Crate graphene [−] [src]
graphene
is a general purpose, extensible Graph Theory
data type and algorithm library.
Quick Examples:
Using common::AdjListGraph
, we define a graph with 3 vertices
1 , 2 , 3 and 3 weighted edges ( 1 (1)> 2 (2)> 3 (3)> 1):
use graphene::core::{BaseGraph, BaseEdge}; use graphene::common::AdjListGraph; // `graph()` takes a Vec of vertex values and a Vec of edges // where an edge is a tuple, (v1,v2,w), of the source v1, the sink v2, and the weight w. let mut g = AdjListGraph::graph(vec![1,2,3], vec![(1,2,1),(2,3,2),(3,1,3)]).unwrap(); //Adding a vertex assert!(g.add_vertex(4).is_ok()); //Adding an edge assert!(g.add_edge(BaseEdge::new(3,4,2)).is_ok());
We can declare a different graph that does not allow edge duplicates (a unique graph) and is undirected (the previous graph wasn't Unique and was directed):
#[macro_use] extern crate graphene; use graphene::core::{*,constraint::*}; use graphene::common::AdjListGraph; custom_graph!{ // Name of the resulting graph type struct MyGraph<V,W> // The BaseGraph implementation to base the new graph on. as AdjListGraph<V,W> // The graph wrappers that will constrain the BaseGraph implementation so that // it upholds the constraint traits. use UniqueGraph,UndirectedGraph // The constraint traits the new graph implements impl Unique,Undirected // The generic bounds where V: Vertex, W: Weight } fn main(){ let mut g = MyGraph::graph(vec![1,2,3], vec![(1,2,1),(2,3,2),(3,1,3)]).unwrap(); assert_eq!(g.edges_between(1,2).len(), 2); // Cannot add an edge that is already there because the graph // is declared as Unique, meaning no two edges may be incident // on the same vertices and have the weight. assert!(g.add_edge(BaseEdge::new(1,2,1)).is_err()); assert_eq!(g.edges_between(1,2).len(), 2); // When a graph is undirected, the direction of the given edge // (whether 1 > 2 or 2 > 1) makes no difference. // Since the graph is unique, adding an edge in the opposite // direction as an existing edge is therefore illegal. assert!(g.add_edge(BaseEdge::new(2,1,1)).is_err()); assert_eq!(g.edges_between(1,2).len(), 2); }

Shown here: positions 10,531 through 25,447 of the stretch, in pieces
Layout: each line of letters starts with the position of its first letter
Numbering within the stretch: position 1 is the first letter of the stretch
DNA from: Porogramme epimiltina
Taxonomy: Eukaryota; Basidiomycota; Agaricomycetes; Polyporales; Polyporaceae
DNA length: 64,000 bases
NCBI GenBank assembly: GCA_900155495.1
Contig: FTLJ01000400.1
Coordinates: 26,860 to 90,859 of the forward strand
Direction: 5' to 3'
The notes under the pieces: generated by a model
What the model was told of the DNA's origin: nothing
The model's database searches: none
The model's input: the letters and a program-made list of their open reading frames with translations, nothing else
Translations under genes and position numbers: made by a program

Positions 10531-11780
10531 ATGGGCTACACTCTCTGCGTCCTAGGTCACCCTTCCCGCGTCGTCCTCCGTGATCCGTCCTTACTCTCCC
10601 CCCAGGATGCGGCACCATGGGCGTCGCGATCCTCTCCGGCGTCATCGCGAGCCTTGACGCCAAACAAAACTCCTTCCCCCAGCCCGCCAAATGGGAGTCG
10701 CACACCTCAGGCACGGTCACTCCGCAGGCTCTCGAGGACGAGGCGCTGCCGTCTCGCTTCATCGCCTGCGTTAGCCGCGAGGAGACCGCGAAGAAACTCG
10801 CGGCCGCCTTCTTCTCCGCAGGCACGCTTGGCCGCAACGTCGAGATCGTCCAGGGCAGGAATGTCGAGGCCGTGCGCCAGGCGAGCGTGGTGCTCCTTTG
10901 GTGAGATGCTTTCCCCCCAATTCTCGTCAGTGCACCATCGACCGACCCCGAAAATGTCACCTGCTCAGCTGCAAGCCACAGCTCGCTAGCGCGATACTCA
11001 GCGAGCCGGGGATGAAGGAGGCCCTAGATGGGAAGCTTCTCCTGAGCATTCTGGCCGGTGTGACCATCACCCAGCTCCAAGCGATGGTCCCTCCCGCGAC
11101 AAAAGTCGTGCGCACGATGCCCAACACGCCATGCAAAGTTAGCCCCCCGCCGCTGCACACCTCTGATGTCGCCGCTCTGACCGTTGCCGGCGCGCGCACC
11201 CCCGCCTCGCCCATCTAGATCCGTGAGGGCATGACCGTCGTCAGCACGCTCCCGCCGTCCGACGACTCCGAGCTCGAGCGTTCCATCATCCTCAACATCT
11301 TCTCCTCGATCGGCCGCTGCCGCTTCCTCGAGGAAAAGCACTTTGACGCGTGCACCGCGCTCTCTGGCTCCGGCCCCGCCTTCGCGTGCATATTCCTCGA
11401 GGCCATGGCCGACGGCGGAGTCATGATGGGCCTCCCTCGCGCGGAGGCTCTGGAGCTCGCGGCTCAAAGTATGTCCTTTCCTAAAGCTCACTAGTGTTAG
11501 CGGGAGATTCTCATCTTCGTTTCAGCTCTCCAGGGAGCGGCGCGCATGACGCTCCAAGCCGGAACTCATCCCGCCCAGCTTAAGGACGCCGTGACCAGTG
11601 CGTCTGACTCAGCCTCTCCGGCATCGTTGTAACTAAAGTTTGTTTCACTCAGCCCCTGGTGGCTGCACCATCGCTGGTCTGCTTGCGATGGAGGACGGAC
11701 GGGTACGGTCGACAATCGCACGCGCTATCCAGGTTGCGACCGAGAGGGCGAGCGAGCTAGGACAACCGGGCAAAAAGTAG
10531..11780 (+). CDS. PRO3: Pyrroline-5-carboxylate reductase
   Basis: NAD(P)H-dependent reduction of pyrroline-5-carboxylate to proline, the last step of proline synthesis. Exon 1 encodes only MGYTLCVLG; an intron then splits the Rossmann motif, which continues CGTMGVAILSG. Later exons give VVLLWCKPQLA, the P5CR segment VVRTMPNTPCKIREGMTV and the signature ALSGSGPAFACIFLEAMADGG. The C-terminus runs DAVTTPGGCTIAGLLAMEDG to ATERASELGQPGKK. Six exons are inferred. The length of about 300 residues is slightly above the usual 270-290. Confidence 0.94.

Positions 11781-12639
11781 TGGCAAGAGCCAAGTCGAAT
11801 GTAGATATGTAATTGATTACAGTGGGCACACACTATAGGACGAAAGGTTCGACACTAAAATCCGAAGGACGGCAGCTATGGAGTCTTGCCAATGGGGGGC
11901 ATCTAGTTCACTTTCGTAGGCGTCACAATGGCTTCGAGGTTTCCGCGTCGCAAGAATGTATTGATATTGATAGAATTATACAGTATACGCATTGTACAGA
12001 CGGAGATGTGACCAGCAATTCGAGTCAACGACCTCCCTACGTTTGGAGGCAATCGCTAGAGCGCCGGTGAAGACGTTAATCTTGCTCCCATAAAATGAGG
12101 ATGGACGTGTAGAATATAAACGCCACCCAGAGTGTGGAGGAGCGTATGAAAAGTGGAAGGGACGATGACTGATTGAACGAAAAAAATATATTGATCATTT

About
graphene
aims at providing general purpose traits, structs, and macros for defining
graphs, and functions that implement various algorithms that will run on any implementer of the library. Additionally,
general purpose graph implementations will be provided.
Because of the promise of generality, graphene
is designed in a way that will allow
users to implement their own graph types for their specific needs that can easily be integrated
with the library's algorithms. Additionally, graphene
aims at avoiding graph type bloat,
i.e. defining many similar graph types:
SimpleWeightedDirectedGraph
SimpleUnweightedDirectedGraph
SimpleWeightedUndirectedGraph
WeightedUndirectedGraph
 ...
Instead, the user can semidynamically specify constraints on basic graph implementation to suit his needs. More on that later.
graphene
will use the terminology used by
Wolfram MathWorld
where possible. More specifically, 'vertex' and 'edge' will be used. We define that
given a directed edge v1 > v2, then the source
vertex is v1 and the
sink
vertex is v2. Likewise, the edge is sourced in v1 and sinked (the misspelling
of 'sunk' is intentional) in v2. For both directed and undirected graphs the edge is